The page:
Quaternary Extinctions and Their Link to Climate Change

  • Barry W. Brook
  • Anthony D. Barnosky


Millennia before the modern biodiversity crisis—a worldwide event being driven by the multiple impacts of anthropogenic global change—a mass extinction of large-bodied fauna occurred. After a million years of severe climatic fluctuations, during which the earth waxed and waned between frigid ice ages and warm interglacials, with apparently few extinctions, hundreds of species of mammals, flightless birds, and reptiles suddenly went extinct over the course of the last 50,000 years (Barnosky, 2009). Due both to our intrinsic fascination with huge prehistoric beasts and to the possible insights these widespread species losses might lend to the modern extinction problem, the mystery of the “megafaunal” (large animal) extinctions have led to much theorizing, modeling, and digging (for their fossils or environmental proxies) over the last 150 years (Martin, 2005). The topic continues to invoke strong scientific interest (Koch and Barnosky, 2006; Grayson, 2007; Gillespie, 2008; Barnosky and Lindsey, 2010; Nogues-Bravo et al., 2010; Price et al., 2011).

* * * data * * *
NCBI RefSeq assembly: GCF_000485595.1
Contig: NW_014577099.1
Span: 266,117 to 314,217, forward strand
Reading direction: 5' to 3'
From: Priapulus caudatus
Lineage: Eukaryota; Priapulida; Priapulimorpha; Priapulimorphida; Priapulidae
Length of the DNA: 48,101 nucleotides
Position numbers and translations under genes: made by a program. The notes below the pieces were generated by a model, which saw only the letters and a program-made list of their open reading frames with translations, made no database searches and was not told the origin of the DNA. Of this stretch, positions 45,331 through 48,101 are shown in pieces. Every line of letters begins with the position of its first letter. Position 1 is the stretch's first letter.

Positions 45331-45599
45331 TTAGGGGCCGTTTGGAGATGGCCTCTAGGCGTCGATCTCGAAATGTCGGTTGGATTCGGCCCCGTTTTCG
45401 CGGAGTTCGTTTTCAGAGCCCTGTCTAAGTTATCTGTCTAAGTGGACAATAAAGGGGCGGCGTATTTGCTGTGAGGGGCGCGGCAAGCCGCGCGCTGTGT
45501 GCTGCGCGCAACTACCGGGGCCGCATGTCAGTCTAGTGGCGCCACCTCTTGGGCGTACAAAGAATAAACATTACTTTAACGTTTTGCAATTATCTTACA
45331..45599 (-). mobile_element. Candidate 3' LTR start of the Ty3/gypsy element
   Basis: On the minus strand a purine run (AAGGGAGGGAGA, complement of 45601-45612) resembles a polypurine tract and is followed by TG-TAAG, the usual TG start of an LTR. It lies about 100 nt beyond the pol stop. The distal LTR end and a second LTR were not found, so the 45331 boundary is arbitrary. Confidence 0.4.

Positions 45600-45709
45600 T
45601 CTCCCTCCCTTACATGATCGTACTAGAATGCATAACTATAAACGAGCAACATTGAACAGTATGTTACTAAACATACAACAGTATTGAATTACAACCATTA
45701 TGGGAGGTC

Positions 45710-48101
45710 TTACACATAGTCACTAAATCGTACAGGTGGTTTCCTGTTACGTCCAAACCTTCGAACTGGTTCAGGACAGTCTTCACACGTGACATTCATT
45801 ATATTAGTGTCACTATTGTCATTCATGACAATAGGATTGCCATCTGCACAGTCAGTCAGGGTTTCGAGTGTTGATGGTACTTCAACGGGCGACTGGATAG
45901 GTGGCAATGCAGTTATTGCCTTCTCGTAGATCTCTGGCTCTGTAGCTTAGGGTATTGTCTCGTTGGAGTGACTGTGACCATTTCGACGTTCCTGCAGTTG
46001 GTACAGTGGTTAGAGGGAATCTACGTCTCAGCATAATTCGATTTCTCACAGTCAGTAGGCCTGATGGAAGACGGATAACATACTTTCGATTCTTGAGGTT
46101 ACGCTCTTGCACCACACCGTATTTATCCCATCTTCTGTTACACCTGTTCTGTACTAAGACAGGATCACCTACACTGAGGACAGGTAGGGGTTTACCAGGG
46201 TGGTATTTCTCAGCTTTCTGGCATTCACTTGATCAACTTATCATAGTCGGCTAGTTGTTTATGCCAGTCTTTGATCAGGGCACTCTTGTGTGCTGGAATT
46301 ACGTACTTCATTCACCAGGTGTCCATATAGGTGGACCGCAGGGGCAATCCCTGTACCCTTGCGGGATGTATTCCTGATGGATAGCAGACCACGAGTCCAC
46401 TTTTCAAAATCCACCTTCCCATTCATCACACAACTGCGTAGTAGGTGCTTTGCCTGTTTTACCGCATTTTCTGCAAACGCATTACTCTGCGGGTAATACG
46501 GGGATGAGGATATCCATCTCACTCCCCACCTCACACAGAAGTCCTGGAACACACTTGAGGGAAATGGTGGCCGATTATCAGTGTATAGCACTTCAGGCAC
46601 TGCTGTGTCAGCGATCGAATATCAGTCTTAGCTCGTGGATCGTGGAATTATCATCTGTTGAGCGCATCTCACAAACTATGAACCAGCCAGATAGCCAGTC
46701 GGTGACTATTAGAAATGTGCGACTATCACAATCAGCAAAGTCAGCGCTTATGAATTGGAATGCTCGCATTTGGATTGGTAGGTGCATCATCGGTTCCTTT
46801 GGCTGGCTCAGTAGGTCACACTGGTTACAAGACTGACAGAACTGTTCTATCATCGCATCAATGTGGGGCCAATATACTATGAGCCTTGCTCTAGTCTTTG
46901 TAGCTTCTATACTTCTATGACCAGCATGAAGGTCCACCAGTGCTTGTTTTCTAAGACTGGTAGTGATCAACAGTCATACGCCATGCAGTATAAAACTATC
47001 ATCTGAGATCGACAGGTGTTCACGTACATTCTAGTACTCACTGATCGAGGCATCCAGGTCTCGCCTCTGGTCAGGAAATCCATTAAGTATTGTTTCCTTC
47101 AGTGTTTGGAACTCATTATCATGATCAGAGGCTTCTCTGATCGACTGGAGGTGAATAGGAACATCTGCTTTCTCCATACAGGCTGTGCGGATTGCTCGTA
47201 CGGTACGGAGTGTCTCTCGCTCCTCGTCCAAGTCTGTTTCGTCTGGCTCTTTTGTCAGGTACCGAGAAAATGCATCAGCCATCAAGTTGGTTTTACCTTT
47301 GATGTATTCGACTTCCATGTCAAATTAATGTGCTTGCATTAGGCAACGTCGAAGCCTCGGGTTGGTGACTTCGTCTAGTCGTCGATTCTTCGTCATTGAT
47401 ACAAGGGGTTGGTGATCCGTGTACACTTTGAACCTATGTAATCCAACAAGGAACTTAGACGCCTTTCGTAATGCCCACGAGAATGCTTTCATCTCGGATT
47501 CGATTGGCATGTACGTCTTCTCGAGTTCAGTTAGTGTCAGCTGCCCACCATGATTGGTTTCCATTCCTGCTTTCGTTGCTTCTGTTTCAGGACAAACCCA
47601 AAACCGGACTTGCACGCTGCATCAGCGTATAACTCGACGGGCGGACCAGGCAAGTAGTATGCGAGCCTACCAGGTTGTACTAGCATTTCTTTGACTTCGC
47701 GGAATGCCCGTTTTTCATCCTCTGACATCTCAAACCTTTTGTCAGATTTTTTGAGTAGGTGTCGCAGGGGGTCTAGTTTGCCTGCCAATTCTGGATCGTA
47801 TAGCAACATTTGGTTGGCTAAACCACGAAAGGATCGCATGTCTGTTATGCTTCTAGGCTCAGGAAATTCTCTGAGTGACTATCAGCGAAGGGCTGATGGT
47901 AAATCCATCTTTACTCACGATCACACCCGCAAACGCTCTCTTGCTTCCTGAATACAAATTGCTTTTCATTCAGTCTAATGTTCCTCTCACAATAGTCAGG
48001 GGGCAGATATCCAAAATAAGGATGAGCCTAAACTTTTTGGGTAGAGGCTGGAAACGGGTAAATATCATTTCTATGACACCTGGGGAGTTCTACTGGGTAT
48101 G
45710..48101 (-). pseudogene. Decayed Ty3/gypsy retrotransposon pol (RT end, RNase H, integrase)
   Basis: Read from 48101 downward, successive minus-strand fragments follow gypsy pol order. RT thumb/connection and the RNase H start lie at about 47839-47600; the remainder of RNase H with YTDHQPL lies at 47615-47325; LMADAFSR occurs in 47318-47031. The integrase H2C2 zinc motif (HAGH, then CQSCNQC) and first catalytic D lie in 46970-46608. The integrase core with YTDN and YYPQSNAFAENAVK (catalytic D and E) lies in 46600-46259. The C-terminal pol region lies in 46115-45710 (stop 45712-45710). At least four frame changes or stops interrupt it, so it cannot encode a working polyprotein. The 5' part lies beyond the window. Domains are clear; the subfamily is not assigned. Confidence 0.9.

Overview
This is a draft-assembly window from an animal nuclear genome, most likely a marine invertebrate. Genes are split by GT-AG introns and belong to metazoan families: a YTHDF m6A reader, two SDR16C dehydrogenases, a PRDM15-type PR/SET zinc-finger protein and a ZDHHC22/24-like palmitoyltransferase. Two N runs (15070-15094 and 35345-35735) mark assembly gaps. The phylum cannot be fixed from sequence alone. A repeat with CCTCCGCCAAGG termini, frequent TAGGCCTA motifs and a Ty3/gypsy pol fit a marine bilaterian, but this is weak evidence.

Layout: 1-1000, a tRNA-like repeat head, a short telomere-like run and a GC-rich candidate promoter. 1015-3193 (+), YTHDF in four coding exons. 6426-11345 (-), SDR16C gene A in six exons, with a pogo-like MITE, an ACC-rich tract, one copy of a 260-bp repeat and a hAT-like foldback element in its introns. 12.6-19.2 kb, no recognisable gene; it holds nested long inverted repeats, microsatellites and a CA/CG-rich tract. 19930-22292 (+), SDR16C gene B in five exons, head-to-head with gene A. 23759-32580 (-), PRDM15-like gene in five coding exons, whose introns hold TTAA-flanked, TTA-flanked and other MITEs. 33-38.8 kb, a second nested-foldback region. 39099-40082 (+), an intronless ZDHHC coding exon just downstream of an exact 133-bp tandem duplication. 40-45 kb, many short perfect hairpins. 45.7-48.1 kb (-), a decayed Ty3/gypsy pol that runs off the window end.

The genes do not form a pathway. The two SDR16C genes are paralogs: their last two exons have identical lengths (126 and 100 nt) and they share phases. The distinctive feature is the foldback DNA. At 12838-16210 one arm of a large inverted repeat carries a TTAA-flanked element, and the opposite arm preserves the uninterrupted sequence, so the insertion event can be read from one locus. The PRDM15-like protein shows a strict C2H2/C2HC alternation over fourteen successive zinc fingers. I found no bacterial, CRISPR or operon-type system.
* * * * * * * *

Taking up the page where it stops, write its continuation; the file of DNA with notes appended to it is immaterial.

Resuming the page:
Mass Extinction Natural Climate Change Flightless Bird Prehistoric People Direct Human Impact 
These keywords were added by machine and not by the authors. This process is experimental and the keywords may be updated as the learning algorithm improves.



We thank Marc Carrasco, Kaitlin Maguire, Lee Hannah, and two anonymous reviewers for constructive comments. BWB’s research on this topic was supported by Australian Research Council grant DP0881764, and ADB’s by grant DEB-0543641 from the US National Science Foundation.


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Copyright information

© Island Press 2012

Authors and Affiliations

  • Barry W. Brook
    • 1
  • Anthony D. Barnosky
    • 2
  1. 1.University of Adelaide’s Environment Institute.AdelaideAustralia
  2. 2.University of CaliforniaBerkeleyUSA

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